Please use this identifier to cite or link to this item: https://hdl.handle.net/2440/70070
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Type: Journal article
Title: Hatching strategies in Monogenean (Platyhelminth) parasites that facilitate host infection
Author: Whittington, I.
Kearn, G.
Citation: Integrative and Comparative Biology, 2011; 51(1):91-99
Publisher: Oxford University Press
Issue Date: 2011
ISSN: 1540-7063
1557-7023
Statement of
Responsibility: 
Ian D. Whittington and Graham C. Kearn
Abstract: In parasites, environmental cues may influence hatching of eggs and enhance the success of infections. The two major endoparasitic groups of parasitic platyhelminths, cestodes (tapeworms) and digeneans (flukes), typically have high fecundity, infect more than one host species, and transmit trophically. Monogeneans are parasitic flatworms that are among the most host specific of all parasites. Most are ectoparasites with relatively low fecundity and direct life cycles tied to water. They infect a single host species, usually a fish, although some are endoparasites of amphibians and aquatic chelonian reptiles. Monogenean eggs have strong shells and mostly release ciliated larvae, which, against all odds, must find, identify, and infect a suitable specific host. Some monogeneans increase their chances of finding a host by greatly extending the hatching period (possible bet-hedging). Others respond to cues for hatching such as shadows, chemicals, mechanical disturbance, and osmotic changes, most of which may be generated by the host. Hatching may be rhythmical, larvae emerging at times when the host is more vulnerable to invasion, and this may be combined with responses to other environmental cues. Different monogenean species that infect the same host species may adopt different strategies of hatching, indicating that tactics may be more complex than first thought. Control of egg assembly and egg-laying, possibly by host hormones, has permitted colonization of frogs and toads by polystomatid monogeneans. Some monogeneans further improve the chances of infection by attaching eggs to the host or by retaining eggs on, or in, the body of the parasite. The latter adaptation has led ultimately to viviparity in gyrodactylid monogeneans.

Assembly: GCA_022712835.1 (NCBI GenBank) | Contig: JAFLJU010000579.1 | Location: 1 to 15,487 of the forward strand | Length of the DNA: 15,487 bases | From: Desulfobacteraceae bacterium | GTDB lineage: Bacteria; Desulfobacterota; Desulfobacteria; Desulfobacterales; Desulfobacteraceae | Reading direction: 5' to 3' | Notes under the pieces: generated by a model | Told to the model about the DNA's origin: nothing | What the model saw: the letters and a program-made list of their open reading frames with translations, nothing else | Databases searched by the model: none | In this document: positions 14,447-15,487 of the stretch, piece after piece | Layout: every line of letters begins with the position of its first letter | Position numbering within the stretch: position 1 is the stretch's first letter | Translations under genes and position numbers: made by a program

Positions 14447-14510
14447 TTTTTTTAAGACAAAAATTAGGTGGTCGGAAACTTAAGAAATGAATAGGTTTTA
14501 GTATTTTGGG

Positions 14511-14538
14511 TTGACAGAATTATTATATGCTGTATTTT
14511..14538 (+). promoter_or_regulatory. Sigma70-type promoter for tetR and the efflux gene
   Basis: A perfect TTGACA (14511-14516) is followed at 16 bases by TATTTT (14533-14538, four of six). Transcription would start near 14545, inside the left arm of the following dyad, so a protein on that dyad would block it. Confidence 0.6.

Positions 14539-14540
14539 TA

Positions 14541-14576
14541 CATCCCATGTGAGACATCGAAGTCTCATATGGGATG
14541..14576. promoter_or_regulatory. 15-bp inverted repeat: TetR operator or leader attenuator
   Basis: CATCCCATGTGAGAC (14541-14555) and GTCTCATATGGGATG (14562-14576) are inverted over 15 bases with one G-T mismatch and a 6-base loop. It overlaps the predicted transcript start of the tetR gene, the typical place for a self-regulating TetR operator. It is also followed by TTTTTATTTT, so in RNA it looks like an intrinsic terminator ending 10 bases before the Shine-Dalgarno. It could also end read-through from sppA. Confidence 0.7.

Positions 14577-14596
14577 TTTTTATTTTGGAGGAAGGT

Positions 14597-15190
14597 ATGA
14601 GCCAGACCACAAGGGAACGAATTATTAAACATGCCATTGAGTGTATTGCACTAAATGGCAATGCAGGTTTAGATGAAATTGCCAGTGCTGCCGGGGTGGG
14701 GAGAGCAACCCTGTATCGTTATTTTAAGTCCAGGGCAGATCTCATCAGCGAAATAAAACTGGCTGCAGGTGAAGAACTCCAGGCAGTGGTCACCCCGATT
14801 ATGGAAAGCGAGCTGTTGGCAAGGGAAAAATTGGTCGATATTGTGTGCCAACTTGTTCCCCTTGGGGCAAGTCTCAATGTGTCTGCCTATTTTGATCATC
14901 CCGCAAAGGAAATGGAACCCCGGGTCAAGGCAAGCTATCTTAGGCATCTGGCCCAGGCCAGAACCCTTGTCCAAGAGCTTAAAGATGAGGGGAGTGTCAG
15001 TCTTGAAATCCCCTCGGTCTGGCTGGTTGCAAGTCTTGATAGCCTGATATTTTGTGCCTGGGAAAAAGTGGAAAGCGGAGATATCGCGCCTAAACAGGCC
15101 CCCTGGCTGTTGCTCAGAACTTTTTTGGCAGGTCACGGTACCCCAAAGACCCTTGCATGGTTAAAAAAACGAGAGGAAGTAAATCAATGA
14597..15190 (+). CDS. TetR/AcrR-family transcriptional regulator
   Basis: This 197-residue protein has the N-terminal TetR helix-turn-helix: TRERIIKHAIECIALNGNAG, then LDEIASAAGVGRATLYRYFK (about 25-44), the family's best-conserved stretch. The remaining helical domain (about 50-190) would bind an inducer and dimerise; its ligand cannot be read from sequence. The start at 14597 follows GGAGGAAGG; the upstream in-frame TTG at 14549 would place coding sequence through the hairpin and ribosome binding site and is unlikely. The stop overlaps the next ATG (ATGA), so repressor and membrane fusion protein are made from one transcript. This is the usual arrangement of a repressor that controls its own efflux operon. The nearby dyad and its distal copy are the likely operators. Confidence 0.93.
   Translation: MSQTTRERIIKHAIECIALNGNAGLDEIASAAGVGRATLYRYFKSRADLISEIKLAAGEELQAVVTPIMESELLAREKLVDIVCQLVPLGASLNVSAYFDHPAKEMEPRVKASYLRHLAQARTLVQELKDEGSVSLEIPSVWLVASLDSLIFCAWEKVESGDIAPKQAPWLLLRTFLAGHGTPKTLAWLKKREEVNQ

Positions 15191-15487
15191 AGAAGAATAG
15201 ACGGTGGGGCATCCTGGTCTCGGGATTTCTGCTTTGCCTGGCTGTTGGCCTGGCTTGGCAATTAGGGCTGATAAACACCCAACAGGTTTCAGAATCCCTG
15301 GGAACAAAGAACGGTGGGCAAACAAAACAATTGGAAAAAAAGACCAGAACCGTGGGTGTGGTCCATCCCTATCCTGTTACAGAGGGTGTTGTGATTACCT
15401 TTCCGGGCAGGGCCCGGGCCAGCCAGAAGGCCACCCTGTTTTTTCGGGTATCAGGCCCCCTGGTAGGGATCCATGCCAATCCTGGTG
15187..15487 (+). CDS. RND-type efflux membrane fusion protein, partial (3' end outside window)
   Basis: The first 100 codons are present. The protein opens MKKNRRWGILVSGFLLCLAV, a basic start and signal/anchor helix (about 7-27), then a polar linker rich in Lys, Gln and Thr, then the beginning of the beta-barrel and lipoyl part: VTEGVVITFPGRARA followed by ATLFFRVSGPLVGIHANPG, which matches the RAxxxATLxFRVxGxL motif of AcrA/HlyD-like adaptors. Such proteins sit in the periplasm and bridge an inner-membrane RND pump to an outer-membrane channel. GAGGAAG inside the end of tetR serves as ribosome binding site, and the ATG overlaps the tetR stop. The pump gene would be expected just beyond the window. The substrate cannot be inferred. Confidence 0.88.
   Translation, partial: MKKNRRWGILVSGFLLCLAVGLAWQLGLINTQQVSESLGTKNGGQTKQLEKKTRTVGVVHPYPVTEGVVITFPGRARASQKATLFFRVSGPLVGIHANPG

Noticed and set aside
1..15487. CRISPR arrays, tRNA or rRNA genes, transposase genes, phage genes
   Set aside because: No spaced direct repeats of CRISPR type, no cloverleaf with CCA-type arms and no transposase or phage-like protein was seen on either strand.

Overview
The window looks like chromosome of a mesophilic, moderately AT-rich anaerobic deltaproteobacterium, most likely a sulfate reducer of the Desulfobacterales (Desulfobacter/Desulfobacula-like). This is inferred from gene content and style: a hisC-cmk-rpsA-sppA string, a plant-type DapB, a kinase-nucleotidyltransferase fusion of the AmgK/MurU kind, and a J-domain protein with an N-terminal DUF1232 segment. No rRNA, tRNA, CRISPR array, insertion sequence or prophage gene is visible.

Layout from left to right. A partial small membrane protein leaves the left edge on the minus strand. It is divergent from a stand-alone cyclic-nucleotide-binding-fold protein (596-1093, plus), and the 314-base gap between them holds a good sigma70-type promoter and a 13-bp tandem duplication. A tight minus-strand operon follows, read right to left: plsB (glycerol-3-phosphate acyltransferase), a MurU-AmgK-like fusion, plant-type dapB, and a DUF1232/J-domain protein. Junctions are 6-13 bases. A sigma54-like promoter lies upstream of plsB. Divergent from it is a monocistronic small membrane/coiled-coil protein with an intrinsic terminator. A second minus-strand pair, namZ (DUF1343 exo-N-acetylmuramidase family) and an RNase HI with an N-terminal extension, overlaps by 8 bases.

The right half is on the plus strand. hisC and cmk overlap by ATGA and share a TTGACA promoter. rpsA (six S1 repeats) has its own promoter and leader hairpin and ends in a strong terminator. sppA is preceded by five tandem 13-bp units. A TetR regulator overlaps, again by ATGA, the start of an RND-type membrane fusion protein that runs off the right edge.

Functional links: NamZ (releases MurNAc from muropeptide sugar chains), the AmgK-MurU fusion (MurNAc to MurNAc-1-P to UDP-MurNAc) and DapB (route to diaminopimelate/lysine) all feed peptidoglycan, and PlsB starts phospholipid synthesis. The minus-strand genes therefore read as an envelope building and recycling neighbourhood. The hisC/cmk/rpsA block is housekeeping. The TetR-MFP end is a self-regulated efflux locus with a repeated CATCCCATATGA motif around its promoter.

Keywords: Animals
Platyhelminths
Parasites
Cues
Environment
Species Specificity
Embryonic Development
Reproduction
Host-Parasite Interactions
Rights: © The Author 2011
DOI: 10.1093/icb/icr003
Appears in Collections:Aurora harvest 5
Earth and Environmental Sciences publications
Environment Institute publications

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